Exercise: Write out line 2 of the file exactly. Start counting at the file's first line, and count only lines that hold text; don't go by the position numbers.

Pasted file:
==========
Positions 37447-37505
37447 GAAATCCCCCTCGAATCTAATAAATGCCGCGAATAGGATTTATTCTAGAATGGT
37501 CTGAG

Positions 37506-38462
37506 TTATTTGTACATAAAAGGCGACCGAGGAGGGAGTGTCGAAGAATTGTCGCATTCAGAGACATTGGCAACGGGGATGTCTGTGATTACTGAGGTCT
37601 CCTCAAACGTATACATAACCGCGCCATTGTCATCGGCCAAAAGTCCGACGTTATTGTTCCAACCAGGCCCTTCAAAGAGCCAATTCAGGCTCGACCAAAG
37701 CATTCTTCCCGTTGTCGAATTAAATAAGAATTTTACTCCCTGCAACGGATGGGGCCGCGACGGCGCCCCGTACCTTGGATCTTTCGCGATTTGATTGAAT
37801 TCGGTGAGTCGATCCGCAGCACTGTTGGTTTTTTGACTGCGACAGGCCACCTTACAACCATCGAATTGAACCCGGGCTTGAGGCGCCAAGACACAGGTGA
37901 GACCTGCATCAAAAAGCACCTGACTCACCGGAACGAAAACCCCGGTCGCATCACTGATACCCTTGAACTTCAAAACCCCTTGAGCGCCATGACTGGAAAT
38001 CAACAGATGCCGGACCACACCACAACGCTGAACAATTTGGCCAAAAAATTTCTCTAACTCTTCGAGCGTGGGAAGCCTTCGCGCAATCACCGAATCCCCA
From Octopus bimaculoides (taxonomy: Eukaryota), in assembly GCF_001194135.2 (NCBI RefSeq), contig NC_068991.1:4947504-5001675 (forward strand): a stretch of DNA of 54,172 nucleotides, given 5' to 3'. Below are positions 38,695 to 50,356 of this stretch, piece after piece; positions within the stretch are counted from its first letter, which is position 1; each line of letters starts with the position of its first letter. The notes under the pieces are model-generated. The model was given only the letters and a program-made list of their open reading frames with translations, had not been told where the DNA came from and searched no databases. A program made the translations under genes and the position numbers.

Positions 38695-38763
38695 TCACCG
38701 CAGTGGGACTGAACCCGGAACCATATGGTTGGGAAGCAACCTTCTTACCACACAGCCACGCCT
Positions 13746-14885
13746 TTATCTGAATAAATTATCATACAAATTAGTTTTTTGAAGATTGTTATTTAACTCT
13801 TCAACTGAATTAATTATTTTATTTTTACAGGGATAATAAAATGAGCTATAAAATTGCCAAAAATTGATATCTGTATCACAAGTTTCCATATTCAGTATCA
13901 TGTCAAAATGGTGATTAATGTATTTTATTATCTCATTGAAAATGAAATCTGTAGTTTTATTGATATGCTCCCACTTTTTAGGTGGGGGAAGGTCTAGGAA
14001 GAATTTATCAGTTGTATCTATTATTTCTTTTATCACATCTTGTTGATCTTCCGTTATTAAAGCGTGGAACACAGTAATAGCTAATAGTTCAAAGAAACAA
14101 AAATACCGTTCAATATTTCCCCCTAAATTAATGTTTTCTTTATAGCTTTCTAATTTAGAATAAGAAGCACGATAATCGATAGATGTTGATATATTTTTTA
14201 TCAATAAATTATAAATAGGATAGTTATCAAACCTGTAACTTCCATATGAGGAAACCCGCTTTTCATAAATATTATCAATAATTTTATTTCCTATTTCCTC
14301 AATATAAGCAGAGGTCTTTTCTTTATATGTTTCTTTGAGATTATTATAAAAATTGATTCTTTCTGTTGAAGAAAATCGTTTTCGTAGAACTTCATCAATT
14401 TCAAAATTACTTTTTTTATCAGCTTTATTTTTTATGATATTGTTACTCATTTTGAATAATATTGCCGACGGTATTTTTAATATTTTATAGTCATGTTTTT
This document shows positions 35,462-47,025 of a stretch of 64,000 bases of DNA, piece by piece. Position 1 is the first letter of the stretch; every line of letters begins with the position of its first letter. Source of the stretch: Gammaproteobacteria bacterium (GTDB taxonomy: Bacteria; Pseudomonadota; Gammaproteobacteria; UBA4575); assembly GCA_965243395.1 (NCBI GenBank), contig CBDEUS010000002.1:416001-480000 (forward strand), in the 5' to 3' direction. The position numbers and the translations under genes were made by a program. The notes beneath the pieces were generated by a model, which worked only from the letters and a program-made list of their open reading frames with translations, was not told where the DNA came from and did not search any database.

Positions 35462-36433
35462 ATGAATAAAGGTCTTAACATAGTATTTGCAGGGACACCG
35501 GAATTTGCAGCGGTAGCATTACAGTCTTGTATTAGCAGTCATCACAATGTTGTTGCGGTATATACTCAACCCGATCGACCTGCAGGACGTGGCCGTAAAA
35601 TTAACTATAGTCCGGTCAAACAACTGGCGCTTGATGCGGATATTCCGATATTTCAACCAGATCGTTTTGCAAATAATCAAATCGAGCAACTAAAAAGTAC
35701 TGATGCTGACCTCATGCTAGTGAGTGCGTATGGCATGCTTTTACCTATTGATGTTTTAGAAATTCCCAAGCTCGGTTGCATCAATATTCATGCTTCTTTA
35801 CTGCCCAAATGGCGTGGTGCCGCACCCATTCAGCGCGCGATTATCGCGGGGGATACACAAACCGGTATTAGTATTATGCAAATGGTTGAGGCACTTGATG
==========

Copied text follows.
37447 GAAATCCCCCTCGAATCTAATAAATGCCGCGAATAGGATTTATTCTAGAATGGT